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Hasbro Toy Review: Flipping out for ‘Flip ‘N Serve Breakfast’

Hasbro knocks another one out of the park.

Trust me, I’ll be critical when it’s appropriate, but I’m not sure that is ever going to happen when talking about their Play-Doh product line.  I was very impressed with the Cookie Monster’s Letter Lunch Play-Doh set, but the Flip ‘N Serve Breakfast is the new “king of the mountain.”  It was a tough call to make, for while one set boasts everyone’s favorite cookie devouring blue monster, the breakfast set excels on variety and creativity.

Plus, we are talking about breakfast.  As much as I’m a fan of a nice steak dinner or stomach busting Italian meal, breakfast is the best meal of the day for me, my sons, and many others.  Let’s also not forget that it holds the all important title of “most important meal of the day,” and that’s pretty tough to compete with.

Flip ‘N Serve Breakfast

Just look at my egg.  I impressed myself with this one, even if I did have a little help from the box.  If I could digress for a second, I think I have a box obsession.  Maybe it’s just Hasbro boxes, or maybe it’s just that I’m an adult now and pay a little bit more attention to detail these days, but if you actually look at the back and sides of these boxes, they give you great ideas for advancing play.  For example, the side of this particular box shows you how to make a teapot without even using any of the molds or accessories in the kit.  It’s the little things that get me every time; well done marketing department.

The theme of this toy should be pretty obvious by now (breakfast) but the “flip” feature really adds another dimension to the whole experience.  Basically the set consists of a main base with three separate functions.  The main griddle at the center, a large press to the left that doubles as a storage container for utensils, and a smoothie maker to the right.  The center griddle is accompanied by a handle in which you can snap on different molds (waffle, pancake, etc…) for a variety of breakfast creating options.  Put some Play-Doh on the griddle, press down on the griddle handle and attached mold, let go of the handle and not only will your breakfast pop out, but the griddle will spin around 180 degrees to “serve” your patrons.  Make sure they have a plate and utensils for their meal, create some bacon with the press for a side, whip up a smoothie with the smoothie maker to wash it all down, and before you know it your guests will be clamoring for seconds.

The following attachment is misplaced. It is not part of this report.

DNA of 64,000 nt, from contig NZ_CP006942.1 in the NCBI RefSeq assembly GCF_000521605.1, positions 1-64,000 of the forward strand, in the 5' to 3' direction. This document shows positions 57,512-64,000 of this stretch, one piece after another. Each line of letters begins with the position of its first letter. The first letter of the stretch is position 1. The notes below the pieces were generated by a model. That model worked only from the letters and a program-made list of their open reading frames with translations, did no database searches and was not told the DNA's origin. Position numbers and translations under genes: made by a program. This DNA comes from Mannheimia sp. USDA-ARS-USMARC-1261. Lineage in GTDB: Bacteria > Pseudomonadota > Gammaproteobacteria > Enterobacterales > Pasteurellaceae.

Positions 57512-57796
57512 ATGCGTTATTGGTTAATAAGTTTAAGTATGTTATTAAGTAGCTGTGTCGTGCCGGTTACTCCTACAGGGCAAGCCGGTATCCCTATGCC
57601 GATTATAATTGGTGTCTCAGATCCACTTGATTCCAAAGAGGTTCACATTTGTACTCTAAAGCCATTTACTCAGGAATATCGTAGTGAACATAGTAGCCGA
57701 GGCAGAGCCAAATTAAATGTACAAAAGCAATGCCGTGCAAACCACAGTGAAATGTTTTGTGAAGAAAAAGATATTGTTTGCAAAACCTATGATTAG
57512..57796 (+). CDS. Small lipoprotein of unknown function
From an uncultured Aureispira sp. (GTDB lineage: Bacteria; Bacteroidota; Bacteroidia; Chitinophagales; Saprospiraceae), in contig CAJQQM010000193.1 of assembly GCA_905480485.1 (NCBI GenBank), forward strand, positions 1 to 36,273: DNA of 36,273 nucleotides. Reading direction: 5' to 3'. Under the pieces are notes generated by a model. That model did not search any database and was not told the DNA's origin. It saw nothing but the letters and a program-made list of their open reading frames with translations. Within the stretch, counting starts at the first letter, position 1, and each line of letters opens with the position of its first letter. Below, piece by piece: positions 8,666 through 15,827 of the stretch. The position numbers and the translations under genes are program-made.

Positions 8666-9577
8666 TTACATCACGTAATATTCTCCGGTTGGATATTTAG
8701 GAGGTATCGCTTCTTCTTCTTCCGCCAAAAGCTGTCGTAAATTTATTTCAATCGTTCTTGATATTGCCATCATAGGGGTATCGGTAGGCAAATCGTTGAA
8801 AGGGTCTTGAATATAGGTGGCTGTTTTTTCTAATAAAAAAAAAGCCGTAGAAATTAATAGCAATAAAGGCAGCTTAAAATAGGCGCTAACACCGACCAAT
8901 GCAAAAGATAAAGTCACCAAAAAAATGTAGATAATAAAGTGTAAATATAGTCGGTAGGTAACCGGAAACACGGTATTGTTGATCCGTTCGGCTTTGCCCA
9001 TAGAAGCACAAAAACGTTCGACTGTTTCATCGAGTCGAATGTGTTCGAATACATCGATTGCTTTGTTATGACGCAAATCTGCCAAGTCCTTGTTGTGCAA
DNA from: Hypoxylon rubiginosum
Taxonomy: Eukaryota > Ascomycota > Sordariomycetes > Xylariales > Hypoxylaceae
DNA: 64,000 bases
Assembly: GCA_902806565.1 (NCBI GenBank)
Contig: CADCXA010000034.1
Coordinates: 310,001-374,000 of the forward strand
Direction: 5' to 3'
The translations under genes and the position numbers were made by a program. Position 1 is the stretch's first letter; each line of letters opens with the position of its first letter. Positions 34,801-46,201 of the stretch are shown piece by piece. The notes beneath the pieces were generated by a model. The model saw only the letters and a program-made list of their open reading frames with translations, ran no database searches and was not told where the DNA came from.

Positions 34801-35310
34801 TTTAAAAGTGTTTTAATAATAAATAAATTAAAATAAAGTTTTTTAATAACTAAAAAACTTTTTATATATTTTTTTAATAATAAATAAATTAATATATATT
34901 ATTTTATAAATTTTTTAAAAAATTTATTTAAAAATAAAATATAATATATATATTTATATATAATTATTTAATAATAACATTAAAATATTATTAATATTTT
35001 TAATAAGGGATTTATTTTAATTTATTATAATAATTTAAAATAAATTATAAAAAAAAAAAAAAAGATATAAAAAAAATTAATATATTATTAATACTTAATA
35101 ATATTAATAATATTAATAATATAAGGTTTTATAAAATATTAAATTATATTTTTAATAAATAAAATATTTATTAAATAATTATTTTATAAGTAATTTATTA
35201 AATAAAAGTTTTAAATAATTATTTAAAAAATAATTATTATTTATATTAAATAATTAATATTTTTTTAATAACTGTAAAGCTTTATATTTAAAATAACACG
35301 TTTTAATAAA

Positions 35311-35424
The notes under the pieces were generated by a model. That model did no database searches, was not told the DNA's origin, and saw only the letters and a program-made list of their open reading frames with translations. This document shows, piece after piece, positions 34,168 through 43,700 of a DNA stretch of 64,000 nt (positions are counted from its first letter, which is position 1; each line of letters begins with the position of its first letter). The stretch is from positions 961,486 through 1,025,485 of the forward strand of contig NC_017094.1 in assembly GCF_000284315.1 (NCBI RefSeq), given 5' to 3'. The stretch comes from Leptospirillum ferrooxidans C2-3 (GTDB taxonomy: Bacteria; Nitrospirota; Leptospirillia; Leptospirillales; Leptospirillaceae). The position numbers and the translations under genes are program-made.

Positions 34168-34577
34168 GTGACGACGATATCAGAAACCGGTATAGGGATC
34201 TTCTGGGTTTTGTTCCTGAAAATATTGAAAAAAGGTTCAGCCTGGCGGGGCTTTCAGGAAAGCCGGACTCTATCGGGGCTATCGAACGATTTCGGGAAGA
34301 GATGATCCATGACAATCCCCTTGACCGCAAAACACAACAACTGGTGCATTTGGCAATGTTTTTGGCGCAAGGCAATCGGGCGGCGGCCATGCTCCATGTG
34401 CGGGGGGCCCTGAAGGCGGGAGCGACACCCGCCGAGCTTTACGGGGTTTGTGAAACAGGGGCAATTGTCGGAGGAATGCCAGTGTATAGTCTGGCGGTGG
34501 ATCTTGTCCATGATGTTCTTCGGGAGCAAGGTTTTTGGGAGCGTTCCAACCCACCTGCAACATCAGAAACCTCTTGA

Stats:  Ages 3 and up.  Great for imagination and creativity, as well as developing fine motor skills.  Comes with 4 Play-Doh cans, each a different color and not intended for consumption, but also nontoxic.  Aside from main base with griddle, large press, and smoothie maker, the set includes a spoon, fork, knife, spatula, cup for smoothies, insert press for making smoothies, 3 griddle stamps(molds), rail for main press, serving dish, and instructions.  Easy clean-up with only a slight trouble spot on the inside of the smoothie maker.

What my 3 year old said about this toy:  “Daddy you made bacon.  I love bacon.” (Don’t we all?)

What my baby might be thinking about this toy:  “Okay, you just started experimenting with table food for me, and yet none of this seems to be making its way in my direction.  I’m a little confused and pretty mad about it.”

What Brad the Dad says:  As with the Cookie Lunch set, the molds in this are top notch.  The main press handle has options for making bananas, strawberries, fruit wedges, and more, while the rail for the main press let’s you make such things as bacon and sausage.  A shameless Dad approval tactic and another smart move by the marketing department.